The Brisbane mother, along with the 60 Minutes crew, might face severe charges for threatening the lives of two children thereby leading to possibilities of a 20-year jail term for all.
The mother, Sally Faulkner, along with four members of the 60 Minutes crew, entered the private office of the Lebanese judge with their hands tied with handcuffs on Tuesday. The television crew members are reporter Tara Brown, producer Stephen Rice, cameraman Benjamin Williamson, and sound recordist David Ballmet. The suspects were apparently charged with several allegations, such as disrespecting authorities and threatening the lives of the children.
Faulkner is supposed to face the Babda Palace of Justice in Mt. Lebanon, Beirut along with the Nine Network crew and the two Britons who helped the suspects to undertake the alleged kidnapping. In case the seven accused people are found guilty, they might face a jail term of up to 20 years. “These are all allegations that will be strenuously denied by the 60 Minutes crew,” Nine News reporter Tom Steinfort said as quoted by Sky News.
The hearing on Tuesday is supposed to be the first full day hearing of the case following the lengthy testimony provided by the prosecutor and read by Judge Rami Abdullah at Monday’s hearing. The testimony contained motions of charges that were expected to cost the guilty people from three years to a lifetime in prison. Lebanese news service the Daily Star reported that if the charges are established, it might lead to 20 years of jail term. The judge, however, has the power to downgrade the jail term after interviewing the alleged people.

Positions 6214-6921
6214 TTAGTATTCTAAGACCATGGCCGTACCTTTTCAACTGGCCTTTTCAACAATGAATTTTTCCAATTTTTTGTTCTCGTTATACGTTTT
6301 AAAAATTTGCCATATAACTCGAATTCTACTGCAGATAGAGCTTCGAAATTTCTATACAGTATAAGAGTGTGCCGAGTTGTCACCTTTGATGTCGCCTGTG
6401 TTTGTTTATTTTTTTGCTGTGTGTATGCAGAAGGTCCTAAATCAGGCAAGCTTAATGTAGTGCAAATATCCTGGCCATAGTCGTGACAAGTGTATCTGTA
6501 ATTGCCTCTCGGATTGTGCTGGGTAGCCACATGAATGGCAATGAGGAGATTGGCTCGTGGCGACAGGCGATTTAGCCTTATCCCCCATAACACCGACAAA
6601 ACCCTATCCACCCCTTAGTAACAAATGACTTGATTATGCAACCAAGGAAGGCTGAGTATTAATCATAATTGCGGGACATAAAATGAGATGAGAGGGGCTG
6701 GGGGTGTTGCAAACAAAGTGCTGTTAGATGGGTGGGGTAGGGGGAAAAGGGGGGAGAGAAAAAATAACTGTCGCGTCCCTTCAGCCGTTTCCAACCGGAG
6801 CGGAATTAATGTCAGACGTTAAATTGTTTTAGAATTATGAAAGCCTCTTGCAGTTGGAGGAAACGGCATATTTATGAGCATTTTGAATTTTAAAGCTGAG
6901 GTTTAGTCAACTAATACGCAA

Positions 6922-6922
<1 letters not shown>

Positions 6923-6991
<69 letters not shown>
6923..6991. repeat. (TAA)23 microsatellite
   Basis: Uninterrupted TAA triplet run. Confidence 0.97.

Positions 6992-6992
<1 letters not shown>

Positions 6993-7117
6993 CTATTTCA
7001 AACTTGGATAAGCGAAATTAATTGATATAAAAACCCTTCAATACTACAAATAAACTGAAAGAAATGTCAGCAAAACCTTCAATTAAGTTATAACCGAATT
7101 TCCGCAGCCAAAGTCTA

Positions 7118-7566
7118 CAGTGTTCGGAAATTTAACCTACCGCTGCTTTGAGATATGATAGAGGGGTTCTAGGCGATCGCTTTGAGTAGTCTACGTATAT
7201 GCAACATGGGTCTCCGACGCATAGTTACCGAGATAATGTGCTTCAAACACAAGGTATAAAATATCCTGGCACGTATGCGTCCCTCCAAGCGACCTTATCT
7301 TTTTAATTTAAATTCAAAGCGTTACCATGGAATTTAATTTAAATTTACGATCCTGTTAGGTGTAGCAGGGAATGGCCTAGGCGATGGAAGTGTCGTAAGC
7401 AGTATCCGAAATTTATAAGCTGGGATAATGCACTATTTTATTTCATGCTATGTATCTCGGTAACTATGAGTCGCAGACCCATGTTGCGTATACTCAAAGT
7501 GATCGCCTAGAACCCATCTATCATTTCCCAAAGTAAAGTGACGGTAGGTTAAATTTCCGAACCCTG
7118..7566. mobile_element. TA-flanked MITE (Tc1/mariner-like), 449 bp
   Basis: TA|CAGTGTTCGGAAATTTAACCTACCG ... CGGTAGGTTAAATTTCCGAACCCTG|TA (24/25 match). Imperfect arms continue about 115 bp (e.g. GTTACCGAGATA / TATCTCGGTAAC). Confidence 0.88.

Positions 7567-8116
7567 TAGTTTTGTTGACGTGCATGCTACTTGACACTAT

All the suspects demanded a lawyer on Monday and hence they had to spend only five minutes to answer questions while Faulkner did not opt for any lawyer and had to spend a longer period in answering questions.
Brown entered the judge’s room cuffed and accompanied by a female military official at 1:30 p.m. She then came out cuffed with another crew member with uniformed officers prior to 2:30 p.m., according to news.com.au.